Focus on iteration, not perfection – I would rather get a stakeholder 80% of what they want need than wait until it’s “perfect.” Iteration is a good thing, and educate your stakeholders on what it means to have an iterative process.

And that’s it. I hope you leverage the Rapid Dashboarding process in your organization in order to improve the success of your dashboards and establish stronger relationships with your stakeholders at the same time.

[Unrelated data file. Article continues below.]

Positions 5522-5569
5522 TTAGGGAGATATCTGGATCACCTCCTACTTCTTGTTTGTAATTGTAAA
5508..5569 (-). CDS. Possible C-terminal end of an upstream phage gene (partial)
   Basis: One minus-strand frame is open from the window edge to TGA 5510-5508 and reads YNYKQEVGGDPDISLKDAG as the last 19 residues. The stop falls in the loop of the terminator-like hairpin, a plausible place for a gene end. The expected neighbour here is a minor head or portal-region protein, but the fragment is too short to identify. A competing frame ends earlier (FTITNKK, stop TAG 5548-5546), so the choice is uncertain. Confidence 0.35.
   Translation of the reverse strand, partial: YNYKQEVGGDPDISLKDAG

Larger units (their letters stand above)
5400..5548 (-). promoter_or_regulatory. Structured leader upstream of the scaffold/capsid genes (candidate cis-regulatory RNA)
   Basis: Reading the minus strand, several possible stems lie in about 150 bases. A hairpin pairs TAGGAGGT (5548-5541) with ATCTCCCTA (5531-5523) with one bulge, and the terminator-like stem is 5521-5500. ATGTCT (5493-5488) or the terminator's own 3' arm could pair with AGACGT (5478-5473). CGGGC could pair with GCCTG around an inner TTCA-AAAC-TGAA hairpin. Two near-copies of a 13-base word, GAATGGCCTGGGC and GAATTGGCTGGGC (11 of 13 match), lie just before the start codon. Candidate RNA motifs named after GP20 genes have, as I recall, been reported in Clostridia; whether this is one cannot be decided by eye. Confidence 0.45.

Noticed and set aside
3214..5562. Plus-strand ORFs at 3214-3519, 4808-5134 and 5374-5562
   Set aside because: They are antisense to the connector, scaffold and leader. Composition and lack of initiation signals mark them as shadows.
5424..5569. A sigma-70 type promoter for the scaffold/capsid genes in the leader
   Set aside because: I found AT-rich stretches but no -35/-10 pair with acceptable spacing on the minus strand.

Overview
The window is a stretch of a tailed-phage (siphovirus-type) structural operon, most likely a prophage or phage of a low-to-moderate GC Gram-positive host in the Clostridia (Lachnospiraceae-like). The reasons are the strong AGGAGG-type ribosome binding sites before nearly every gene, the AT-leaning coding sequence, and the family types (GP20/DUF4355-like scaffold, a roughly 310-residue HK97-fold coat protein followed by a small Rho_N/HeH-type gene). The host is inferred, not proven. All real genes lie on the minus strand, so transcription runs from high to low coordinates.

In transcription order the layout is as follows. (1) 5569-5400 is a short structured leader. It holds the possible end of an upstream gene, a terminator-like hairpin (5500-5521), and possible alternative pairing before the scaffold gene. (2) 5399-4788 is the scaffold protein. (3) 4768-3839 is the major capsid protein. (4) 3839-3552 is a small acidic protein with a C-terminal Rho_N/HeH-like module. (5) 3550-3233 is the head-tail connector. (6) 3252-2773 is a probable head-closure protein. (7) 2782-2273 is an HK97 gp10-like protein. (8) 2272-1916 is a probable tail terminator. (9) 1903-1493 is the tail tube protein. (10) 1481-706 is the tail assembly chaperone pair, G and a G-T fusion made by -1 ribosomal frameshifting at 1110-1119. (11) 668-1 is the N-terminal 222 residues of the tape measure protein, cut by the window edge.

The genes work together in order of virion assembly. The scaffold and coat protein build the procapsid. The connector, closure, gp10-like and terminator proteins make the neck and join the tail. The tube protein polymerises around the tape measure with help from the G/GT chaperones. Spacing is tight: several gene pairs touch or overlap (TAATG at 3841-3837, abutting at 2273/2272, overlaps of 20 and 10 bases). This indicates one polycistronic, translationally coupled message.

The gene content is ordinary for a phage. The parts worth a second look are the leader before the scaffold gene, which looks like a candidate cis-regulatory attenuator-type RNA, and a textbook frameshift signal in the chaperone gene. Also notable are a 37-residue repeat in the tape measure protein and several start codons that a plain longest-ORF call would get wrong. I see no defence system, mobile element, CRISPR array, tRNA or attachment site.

The One-pager

Use this handy template when you start every new project. | Download PDF

The Wireframing System

Gone are the days of sketching on paper. The Rapid Dashboarding Wireframe System allows you to develop a custom dashboard wireframe in PowerPoint in a matter of minutes with our drag and drop elements. | Download PowerPoint

Tableau Templates

No need to start from scratch! Use these pre-formatted Tableau templates and wireframe to drag and drop for easy peasy dashboards in no time! | Download Tableau Workbook

If you can't access any of the files or just want to shoot me a message, please contact me at  Thanks for reading!!



Kevin Flerlage, September 7, 2021